As You Like It
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There is a holiday mood to Josie Rourke’s production of As You Like It being performed in the round at central London’s newest theatre, the strangely named @sohoplace.
The composer Michael Bruce at the piano gives us a good deal of gentle, sometimes romantic music. That piano is the only prop on a bare stage. “Heigh Ho, The Holly”, often thought of as a Christmas song, is given early prominence. At various times, the actors are showered with leaves.
The lively cast includes the Strictly Come Dancing winner Rose Ayling-Ellis as Celia communicating mainly through sign language and Martha Plimpton playing Jaques as a woman occasionally addressed as “Madam Melancholy". But as always, the character of Rosalind in disguise as the confident, quick-witted Ganymede is central to the show and is given a warm, engaging performance by Leah Harvey opposite Alfred Enoch as Orlando.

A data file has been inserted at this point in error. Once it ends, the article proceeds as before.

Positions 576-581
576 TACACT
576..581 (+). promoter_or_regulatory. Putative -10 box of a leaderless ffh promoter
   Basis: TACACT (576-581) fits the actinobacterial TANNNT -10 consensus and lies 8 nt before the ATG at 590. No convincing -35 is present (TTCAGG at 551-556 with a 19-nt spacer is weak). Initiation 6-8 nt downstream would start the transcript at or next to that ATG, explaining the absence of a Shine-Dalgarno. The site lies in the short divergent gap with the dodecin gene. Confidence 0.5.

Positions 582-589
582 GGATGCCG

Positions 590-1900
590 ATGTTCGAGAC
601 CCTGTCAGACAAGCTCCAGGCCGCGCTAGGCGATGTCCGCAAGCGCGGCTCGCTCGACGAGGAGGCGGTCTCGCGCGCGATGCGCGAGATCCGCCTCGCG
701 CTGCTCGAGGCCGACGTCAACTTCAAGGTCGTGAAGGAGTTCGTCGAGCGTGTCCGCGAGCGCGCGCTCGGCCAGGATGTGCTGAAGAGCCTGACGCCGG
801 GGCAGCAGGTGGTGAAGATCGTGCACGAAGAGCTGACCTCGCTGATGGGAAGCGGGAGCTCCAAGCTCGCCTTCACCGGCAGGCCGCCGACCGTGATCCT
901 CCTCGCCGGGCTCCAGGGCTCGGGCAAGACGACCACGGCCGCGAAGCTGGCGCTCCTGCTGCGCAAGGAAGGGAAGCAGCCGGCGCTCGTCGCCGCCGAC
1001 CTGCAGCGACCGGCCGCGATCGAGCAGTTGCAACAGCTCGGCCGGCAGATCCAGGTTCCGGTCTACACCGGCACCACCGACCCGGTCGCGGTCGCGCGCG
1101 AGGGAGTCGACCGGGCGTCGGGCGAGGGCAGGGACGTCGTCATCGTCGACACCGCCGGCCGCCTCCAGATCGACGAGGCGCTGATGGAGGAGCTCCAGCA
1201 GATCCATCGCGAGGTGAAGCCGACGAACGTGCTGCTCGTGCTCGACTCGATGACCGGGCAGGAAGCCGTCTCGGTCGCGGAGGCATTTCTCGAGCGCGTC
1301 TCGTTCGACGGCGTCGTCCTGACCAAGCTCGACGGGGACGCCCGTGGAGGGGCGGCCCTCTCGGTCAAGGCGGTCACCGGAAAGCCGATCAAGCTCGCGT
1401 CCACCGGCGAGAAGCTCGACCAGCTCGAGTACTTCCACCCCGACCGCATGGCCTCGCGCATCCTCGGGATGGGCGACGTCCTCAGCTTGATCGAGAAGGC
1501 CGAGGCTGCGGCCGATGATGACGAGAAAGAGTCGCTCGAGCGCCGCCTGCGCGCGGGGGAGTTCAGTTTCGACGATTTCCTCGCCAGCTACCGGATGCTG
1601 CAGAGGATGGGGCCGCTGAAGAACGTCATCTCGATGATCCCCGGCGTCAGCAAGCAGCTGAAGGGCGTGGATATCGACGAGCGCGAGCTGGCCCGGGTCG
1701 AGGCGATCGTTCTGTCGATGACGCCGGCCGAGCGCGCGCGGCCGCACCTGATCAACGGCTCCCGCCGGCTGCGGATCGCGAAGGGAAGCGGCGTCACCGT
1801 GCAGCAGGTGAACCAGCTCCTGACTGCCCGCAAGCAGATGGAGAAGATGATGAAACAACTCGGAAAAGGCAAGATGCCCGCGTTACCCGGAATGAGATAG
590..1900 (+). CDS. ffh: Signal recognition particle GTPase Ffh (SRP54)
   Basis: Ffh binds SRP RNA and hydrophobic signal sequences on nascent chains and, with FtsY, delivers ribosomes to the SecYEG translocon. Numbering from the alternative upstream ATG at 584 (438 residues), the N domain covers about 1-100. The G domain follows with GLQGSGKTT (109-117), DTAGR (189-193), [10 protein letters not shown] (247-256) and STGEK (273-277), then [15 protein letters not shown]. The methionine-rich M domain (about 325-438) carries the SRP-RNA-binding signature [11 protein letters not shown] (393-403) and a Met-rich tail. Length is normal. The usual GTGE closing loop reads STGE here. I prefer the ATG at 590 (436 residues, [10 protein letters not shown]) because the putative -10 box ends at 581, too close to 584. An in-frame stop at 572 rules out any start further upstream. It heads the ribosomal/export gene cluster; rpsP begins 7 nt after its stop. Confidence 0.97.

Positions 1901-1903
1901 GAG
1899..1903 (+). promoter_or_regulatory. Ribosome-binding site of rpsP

Keeping the mood cosy and light, the production cuts many of the uncomfortable, serious elements. Early scenes miss out on Oliver’s harshest lies about his brother Orlando as he tries to get Charles (Dickon Gough) the wrestler to kill Orland, and we don’t get Touchstone’s (Tom Mison) admission to the audience that he only wanted a pretend marriage with Audrey (Gabriella Leon) so he can easily leave her later.
It does make the play less challenging, but Josie Rourke has an eye for fun and in this comfortable theatre with its good sight-lines and fine acoustics, where no audience member is very far from the action, there is a good chance everyone can enjoy that fun.
Reviewer: Keith Mckenna